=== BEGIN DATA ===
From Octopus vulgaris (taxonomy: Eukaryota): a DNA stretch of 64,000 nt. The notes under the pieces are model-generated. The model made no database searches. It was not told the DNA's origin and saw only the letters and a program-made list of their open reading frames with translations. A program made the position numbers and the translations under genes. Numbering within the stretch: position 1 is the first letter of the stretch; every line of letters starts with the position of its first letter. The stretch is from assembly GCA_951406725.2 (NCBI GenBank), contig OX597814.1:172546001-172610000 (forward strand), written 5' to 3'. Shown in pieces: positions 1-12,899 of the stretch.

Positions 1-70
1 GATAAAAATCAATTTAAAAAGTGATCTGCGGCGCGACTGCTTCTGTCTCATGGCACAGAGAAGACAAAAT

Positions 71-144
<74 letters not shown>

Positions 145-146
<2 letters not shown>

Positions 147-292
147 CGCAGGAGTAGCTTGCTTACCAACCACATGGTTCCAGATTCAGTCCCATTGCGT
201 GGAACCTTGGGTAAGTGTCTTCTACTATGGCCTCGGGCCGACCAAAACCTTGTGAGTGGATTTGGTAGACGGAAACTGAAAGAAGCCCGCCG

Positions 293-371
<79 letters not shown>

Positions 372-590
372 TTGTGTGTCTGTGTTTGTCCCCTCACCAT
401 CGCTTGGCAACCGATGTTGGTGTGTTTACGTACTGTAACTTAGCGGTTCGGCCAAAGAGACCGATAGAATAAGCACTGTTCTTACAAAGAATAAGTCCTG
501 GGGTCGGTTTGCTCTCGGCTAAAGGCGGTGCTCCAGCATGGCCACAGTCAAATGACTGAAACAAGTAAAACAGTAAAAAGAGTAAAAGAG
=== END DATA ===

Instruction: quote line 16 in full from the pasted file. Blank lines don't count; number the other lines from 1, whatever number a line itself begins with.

501 GGGTCGGTTTGCTCTCGGCTAAAGGCGGTGCTCCAGCATGGCCACAGTCAAATGACTGAAACAAGTAAAACAGTAAAAAGAGTAAAAGAG